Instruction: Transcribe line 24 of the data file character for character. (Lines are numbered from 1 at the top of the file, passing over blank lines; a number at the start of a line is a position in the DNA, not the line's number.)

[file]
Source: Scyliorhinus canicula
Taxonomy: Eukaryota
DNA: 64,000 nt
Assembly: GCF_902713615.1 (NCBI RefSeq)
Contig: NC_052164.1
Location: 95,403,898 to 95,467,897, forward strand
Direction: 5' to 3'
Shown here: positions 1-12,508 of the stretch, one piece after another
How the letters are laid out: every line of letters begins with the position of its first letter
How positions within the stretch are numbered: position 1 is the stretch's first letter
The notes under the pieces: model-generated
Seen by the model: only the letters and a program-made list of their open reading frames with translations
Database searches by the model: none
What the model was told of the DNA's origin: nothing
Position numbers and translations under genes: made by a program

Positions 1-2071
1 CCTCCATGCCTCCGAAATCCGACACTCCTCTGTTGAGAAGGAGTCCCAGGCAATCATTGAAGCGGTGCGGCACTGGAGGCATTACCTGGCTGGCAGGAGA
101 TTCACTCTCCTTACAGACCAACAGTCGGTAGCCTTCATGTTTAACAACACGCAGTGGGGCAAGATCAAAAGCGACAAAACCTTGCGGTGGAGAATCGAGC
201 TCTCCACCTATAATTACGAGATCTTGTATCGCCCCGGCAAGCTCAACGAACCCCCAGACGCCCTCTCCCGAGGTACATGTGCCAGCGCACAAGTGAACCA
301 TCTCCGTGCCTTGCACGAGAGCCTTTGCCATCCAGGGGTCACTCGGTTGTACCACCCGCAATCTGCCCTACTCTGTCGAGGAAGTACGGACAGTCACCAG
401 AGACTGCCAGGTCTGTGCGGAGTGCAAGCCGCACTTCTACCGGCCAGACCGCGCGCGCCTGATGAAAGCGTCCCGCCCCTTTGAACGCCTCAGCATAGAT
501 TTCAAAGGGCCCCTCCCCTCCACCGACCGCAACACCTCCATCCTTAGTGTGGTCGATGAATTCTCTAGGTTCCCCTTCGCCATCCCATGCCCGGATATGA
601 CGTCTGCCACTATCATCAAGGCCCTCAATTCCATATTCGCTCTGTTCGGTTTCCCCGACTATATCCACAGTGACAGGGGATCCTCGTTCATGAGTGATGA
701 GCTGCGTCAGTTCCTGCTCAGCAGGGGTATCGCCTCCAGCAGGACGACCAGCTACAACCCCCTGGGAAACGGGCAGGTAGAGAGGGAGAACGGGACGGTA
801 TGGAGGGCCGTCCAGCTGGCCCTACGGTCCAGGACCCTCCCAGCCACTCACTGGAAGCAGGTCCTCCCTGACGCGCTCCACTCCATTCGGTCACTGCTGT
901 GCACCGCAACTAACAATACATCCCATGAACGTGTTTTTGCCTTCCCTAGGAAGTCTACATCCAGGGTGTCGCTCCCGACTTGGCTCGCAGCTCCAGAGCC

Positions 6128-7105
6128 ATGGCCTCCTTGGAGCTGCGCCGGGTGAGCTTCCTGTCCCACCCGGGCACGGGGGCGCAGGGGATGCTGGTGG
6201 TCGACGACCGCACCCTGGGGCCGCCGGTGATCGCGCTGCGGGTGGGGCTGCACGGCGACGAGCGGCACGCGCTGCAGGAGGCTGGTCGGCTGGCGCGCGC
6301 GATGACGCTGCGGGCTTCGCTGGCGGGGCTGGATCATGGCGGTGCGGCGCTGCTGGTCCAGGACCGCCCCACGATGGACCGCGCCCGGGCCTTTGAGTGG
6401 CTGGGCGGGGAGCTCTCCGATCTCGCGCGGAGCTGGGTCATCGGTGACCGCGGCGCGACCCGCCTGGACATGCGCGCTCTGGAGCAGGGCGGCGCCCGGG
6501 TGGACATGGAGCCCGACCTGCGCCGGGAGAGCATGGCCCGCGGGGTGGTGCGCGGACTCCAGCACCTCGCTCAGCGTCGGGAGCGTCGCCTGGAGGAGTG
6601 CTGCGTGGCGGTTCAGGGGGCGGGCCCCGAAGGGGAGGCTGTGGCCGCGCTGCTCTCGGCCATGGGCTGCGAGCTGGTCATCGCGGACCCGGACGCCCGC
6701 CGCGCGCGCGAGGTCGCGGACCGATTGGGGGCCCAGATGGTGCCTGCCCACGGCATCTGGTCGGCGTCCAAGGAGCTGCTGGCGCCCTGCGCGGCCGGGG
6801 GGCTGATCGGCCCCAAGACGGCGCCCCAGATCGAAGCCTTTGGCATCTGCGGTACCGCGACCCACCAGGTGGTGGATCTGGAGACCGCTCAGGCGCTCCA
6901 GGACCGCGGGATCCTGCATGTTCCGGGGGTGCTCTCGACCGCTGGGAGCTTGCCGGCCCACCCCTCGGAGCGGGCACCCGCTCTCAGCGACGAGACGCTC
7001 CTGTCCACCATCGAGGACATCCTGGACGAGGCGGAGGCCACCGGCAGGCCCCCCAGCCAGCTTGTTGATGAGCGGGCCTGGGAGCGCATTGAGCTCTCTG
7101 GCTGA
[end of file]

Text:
701 GCTGCGTCAGTTCCTGCTCAGCAGGGGTATCGCCTCCAGCAGGACGACCAGCTACAACCCCCTGGGAAACGGGCAGGTAGAGAGGGAGAACGGGACGGTA